He said that Europêche welcomes the quota increases for anglerfish in the Northern Celtic Sea (25%) and Southern Western waters (5%), which contrasts with TAC cuts in areas VII (-2%) and VIII (-7%). As for pollack in these areas, the EU has decided to maintain the same fishing quotas for next year.

    ‘Following the TAC reductions adopted last year, great news for megrim stocks which see TAC increases up to 47% in all Northern and Western water areas,’ he said.

    In the Skagerrak, the TAC for cod is strongly reduced by 47%, despite the positive trend of previous years. However, the TAC for plaice is increased by 9% in this area.

    ‘Concerning the Southern hake, we welcome the fact that the final result was not as harsh as proposed by the Commission (-14%), with a final result of a roll-over, ensuring that MSY levels will be reached in 2020. This satisfying outcome is accompanied by a 5% increase for Southern monkfish.’

    Following the agreement reached with neighbouring North-East Atlantic nations, herring has shown poor performance which led to TAC cuts in many areas such as North Sea herring (-36%). Horse mackerel is better placed since for most areas the Council decided to increase the quotas by up to 69%. Blue whiting will see a reduction of 18%. Mackerel is not in the best shape since there are generalised TAC drops (-20%). In general, the industry is increasingly worried about the performance of the scientific body ICES when providing advice for pelagic stocks, including mackerel.

    The Council has decided to keep the northern sea bass ban for commercial fisheries although with certain derogations. In addition, the Council has extended the prohibition to fish for European eel of an overall length of 12cm or more in Union waters for recreational fishermen.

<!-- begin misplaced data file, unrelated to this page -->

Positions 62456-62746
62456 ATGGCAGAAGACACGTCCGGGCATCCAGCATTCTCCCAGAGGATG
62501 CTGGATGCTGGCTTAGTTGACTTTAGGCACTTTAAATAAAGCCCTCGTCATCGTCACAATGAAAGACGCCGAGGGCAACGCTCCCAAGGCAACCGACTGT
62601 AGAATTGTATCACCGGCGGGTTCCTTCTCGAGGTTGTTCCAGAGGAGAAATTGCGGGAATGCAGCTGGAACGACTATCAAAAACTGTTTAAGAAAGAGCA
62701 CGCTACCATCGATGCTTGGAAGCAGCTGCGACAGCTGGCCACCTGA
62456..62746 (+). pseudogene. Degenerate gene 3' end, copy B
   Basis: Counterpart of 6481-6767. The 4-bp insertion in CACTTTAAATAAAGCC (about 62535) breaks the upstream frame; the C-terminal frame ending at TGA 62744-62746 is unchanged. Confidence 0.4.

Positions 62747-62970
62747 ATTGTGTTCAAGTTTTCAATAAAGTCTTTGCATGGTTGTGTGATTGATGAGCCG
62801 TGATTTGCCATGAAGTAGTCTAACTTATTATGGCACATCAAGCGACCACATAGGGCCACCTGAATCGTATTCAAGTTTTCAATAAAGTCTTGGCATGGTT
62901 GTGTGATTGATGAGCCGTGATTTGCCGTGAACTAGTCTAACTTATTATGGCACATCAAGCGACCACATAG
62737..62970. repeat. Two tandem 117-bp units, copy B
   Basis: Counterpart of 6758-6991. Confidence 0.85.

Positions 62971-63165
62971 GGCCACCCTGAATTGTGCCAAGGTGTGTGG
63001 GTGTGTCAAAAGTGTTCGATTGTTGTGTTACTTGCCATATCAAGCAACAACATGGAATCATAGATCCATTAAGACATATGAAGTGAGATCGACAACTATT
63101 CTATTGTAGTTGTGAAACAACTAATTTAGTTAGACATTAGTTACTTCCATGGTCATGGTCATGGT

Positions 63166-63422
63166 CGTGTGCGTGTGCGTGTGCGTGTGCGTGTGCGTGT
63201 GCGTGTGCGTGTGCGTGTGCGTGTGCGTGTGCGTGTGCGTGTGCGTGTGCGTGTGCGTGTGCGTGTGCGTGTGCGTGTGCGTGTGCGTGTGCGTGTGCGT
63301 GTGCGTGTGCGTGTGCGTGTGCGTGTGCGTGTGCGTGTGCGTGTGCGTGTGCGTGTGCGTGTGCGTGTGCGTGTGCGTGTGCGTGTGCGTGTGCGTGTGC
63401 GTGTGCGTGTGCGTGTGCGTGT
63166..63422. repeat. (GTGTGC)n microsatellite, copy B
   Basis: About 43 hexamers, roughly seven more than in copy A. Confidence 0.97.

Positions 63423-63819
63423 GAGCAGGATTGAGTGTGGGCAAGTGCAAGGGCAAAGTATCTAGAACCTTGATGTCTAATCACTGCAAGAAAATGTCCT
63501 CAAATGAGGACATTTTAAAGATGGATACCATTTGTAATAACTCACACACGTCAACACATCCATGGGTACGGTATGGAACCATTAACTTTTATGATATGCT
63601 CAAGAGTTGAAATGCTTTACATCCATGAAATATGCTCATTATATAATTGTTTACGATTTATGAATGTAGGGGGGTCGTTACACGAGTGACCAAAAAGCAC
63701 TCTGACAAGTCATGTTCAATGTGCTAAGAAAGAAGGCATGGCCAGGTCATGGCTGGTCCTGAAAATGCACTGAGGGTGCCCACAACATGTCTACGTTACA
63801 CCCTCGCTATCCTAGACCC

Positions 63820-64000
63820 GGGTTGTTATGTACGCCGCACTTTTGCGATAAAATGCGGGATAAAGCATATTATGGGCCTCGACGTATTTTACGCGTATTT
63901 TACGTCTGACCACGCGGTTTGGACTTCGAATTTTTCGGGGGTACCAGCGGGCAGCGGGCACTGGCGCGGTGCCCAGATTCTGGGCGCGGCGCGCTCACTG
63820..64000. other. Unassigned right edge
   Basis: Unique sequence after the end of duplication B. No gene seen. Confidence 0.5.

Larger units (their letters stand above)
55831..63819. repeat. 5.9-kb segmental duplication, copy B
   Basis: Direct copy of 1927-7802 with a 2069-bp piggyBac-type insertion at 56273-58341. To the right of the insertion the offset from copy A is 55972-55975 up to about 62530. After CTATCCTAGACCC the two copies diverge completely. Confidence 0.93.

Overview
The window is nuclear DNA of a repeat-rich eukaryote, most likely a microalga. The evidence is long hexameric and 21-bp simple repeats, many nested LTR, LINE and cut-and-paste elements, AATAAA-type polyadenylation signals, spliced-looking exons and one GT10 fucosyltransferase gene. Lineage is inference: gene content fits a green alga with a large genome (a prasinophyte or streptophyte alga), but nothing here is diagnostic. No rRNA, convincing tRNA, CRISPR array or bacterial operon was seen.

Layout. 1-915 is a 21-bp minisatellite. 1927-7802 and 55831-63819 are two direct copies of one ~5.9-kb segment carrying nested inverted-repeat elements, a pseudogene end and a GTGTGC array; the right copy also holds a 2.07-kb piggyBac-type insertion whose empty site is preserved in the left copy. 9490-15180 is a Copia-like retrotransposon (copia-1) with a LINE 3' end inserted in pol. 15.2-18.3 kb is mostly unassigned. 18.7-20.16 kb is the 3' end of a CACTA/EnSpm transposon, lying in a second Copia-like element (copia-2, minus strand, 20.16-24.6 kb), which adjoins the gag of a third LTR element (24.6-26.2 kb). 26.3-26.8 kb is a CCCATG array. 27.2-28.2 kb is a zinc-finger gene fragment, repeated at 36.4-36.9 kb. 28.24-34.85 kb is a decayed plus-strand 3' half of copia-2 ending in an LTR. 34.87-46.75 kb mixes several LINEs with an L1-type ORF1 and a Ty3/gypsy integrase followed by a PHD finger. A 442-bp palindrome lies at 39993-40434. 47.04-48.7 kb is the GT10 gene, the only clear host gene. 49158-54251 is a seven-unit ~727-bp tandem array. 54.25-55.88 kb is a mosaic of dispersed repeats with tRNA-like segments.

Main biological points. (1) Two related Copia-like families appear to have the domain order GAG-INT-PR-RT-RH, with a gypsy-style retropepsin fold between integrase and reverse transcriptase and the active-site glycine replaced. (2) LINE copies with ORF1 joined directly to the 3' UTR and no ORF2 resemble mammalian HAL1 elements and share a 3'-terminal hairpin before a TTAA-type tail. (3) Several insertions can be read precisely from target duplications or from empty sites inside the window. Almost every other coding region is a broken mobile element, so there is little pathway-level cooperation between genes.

Source: Europêche

  7. #457
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    New EU rules could have 'grave' impact on UK industry

    https://www.bbc.co.uk/news/uk-politics-46718663

  8. #458
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    Fisheries are not a toy

    http://fiskerforum.dk/en/news/b/fisheries-are-not-a-toy


    According to Europêche, political parties across Europe have a duty to select candidates with the competence to secure the benefits of a thriving fishing industry

    European fishing industry body Europêche is taking steps to highlight the importance of the fisheries sector as a major food source, the basis of the livelihoods of millions of people and a driver for sustainable growth, ahead of European Parliament elections in May 2019.

    Europêche has issued a reminder to political groups of the importance of the sector in Europe that brings about numerous benefits for the coastal and rural economies.